On our final night in Italy we returned to our favourite Venice restaurant. And there on the menu was risotto - for one - but my heart sank - it was black ink risotto and if there is one thing I can't abide it's black ink! But one of the reasons we loved this restaurant was the owner (yes he was charmingly Italian!) He produced - just for me - gluten free pasta with pippis - a Venetian staple (well not the gluten free bit). I could have kissed him (well I could have anyway - but you know what I mean!) And so our farewell dinner in Italy was just as I had imagined so many Italian meals that I would have savoured in the past. 

Gluten free Pippi Paradise in Venice
So if you need to eat gluten free then be prepared in Italee. Travel in summer when you can enjoy a leisurely restaurant lunch or stop for a salad or alternatively rent an apartment where you can cook up a storm (or even a boiled egg!). 

And so my new gluten free motto is 
"Have corn thins will travel"

Wednesday, 8 January 2014

Ravenna oh Ravenna

Around 20 years ago I passed briefly through Ravenna en route to Venice and promised myself I would return one day. Well that day came on my recent Italian sojourn and I didn't regret one minute of my self-made promise. Historic Ravenna is often called the city of art and is particularly known for its truly magnificent mosaics - you can even take a course there to learn the techniques. And what techniques. I felt my friend was doubtful about going to see a city of mosaics - after all if you have an image of a mosaic table top in your mind (even a beautiful one) the thought of a visit to a tabletop city (!!) would seem a little hard to imagine.
The Basilica Di San Vitale - set in lovely simple gardens
To watch her as she gazed in awe at the magnificent mosaics inside the buildings was a wonder to behold and my heart sang. There is nothing like sharing something special and this city is remarkable. Although modern Ravenna is a thriving city it was the 'old city' we had come to explore.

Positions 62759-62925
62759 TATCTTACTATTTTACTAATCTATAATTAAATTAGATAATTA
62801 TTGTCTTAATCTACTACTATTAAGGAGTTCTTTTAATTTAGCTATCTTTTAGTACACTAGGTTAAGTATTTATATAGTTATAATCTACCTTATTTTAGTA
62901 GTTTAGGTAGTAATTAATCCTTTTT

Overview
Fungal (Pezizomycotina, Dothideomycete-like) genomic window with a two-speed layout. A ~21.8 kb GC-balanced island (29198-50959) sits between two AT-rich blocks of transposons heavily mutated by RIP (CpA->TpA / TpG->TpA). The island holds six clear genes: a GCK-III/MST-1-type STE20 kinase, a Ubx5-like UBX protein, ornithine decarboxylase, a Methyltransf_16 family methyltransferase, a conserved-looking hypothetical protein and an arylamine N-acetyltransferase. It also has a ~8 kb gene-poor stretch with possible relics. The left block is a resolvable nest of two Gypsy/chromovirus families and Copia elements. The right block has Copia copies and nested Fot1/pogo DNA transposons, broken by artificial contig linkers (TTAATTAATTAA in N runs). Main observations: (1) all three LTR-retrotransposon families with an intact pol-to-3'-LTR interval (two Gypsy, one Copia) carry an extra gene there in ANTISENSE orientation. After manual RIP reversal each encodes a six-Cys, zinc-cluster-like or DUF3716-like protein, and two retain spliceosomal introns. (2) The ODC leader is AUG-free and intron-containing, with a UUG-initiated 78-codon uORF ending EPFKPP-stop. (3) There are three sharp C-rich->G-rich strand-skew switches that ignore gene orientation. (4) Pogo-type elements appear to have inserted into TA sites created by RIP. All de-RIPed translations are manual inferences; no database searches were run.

Above and below - not a mosaic tabletop in sight!
Our first port of call was the Basilica Di San Vitale - consecrated in 548 and considered the most glorious example of Byzantine art in the west. Set in peaceful grounds with little ornamentation on the outside its simplicity is what I love. But it was the inside we had come to see. And we had the Basilica to ourselves. What luck. No tour groups to spoil our time.
Soft light and no flash make it hard to show - but everywhere you looked above were the stories of the Bible entirely in mosaics
From the Basilica we crossed the garden to my most favourite building. Small and unassuming on the outside and overwhelmingly beautiful on the inside. The Galla Placidia Mausoleum didn't fail to live up to my 20 year old memories. On my last visit I had a 'spontaneous cry' when I stepped inside. It took my breath away. No crying this time but it brought a tear to the eye of my friend. It was World Heritage listed with seven other structures in Ravenna in 1996. 

Galla Placidia Mausoleum - small, intimate and weepingly beautiful
The intimacy of the space seems to make it almost etherial. It was built by Galla Placidia (386-452) the sister of Honorius, the Roman Emperor who transferred the Capital of the Western Empire from Milan to Ravenna. The mausoleum was never used for that purpose as the empress died and was buried in Rome.
No picture can capture the feel or the detail

Every square inch covered in mosaics
Bible stories
Gold and blue mosaics twinkling in the sky
Once we had recovered from mosaic heaven we headed off for more! Next we visited the Sant Appollinare Nuovo - another Byzantine mosaic wonder to behold.
The colonades and ceiling - I could go on - and on - and on
Every panel tells another story - the detail is extraordinary
We staggered on to visit more magnificent buildings and their extraordinary mosaics - and when I looked down there were more in the road!
Here a mosaic, there a mosaic, everywhere a mosaic!
Back in the hotel recovering from mosaicitis we chatted with the the owner of our hotel who told us that during World War 11 both the Germans and Allies agreed to fight their battles outside Ravenna in order to ensure the mosaics and their 'homes' were saved from bombing. This had been agreed between both 'sides' as the German leader - an art historian - knew the value of treasures in the city. Once the owner discovered we were Australian (not American) he wanted to say how grateful the city is/was for the many Australian and New Zealand soldiers who fought in those battles. Sadly many of their headstones can be found in the Ravenna War Cemetery. Neither of us had ever heard this history - we only seem to hear about Gallipoli and the Western Front. Did you know this?